If it costs an arm and a leg, as it currently does, customers will grudgingly put up and restrict usage to a bare minimum – while trying to find work-arounds. Some companies, such as Vodafone or Globalgig do provide similar services so this is not a new offering.
Yet, I would characterize the state of the play as akin to the digital music players market before the original, cute looking iPods came along and made all the rest look like clunky dinosaurs. I must admit, I have not used the Apple SIM yet, because of its current limited ability.
Nonetheless, I have used many of its competitors’ and I can attest to the fact that their services work with a lot of clumsiness. Thus, therein lies the opportunity, and challenge, for Apple.
If Apple can make the service as user-friendly and seamless as the rest of its offerings, it will win big in the next tablet war. Well, at least till Samsung and Google figure out a way to beat Apple in this new business network game.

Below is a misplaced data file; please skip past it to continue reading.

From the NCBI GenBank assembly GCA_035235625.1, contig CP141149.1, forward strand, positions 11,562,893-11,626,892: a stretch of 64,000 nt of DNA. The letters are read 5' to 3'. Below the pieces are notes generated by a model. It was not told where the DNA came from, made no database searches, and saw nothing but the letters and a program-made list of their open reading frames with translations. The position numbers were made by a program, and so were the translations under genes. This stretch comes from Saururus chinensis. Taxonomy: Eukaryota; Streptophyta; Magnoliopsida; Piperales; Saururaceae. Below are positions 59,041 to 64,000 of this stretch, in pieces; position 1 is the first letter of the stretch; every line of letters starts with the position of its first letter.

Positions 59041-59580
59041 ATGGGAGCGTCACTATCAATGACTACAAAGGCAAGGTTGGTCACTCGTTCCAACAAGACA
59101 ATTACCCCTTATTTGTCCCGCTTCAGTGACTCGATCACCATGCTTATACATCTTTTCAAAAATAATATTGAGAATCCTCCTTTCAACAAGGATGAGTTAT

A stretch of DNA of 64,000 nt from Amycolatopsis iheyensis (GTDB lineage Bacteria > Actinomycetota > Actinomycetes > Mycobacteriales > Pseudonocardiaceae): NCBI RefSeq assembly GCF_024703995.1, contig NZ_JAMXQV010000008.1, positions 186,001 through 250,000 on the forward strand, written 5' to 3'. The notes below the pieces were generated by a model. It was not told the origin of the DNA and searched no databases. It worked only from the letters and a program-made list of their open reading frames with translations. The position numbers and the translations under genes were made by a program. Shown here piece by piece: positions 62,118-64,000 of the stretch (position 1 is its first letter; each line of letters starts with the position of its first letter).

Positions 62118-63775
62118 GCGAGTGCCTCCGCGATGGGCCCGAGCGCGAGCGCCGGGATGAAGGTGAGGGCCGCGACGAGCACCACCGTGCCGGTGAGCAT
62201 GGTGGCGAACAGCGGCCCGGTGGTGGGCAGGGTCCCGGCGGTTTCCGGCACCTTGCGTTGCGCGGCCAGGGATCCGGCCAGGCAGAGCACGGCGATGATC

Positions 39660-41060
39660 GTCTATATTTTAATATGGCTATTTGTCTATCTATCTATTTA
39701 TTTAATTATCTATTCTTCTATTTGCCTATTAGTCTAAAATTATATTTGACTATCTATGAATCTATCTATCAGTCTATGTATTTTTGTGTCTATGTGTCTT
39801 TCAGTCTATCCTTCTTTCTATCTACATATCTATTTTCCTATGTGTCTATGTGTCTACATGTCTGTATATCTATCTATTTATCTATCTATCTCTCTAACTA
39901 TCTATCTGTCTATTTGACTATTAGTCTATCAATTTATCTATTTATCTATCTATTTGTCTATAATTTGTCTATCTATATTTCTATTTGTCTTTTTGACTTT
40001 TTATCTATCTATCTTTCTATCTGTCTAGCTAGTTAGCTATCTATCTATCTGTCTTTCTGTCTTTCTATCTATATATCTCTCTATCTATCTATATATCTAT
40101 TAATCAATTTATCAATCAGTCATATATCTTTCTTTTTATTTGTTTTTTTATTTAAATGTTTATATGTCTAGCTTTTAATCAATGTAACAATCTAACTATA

So what are these 5 key cornerstones of the super networked businesses that lead to these networks being called the 5-STAR Business Networks? As an aid to memory, I have given them mnemonic names in order, shown below (see the complete structure in the book):
5 STAR Business Networks enable businesses to do these regular activities in a much better manner than would have been possible otherwise. As we will see with the help of several examples and cases studies, aided by technologies, an open collaborative mindset and a focus on the bottom line, these businesses are achieving better results through superior methods.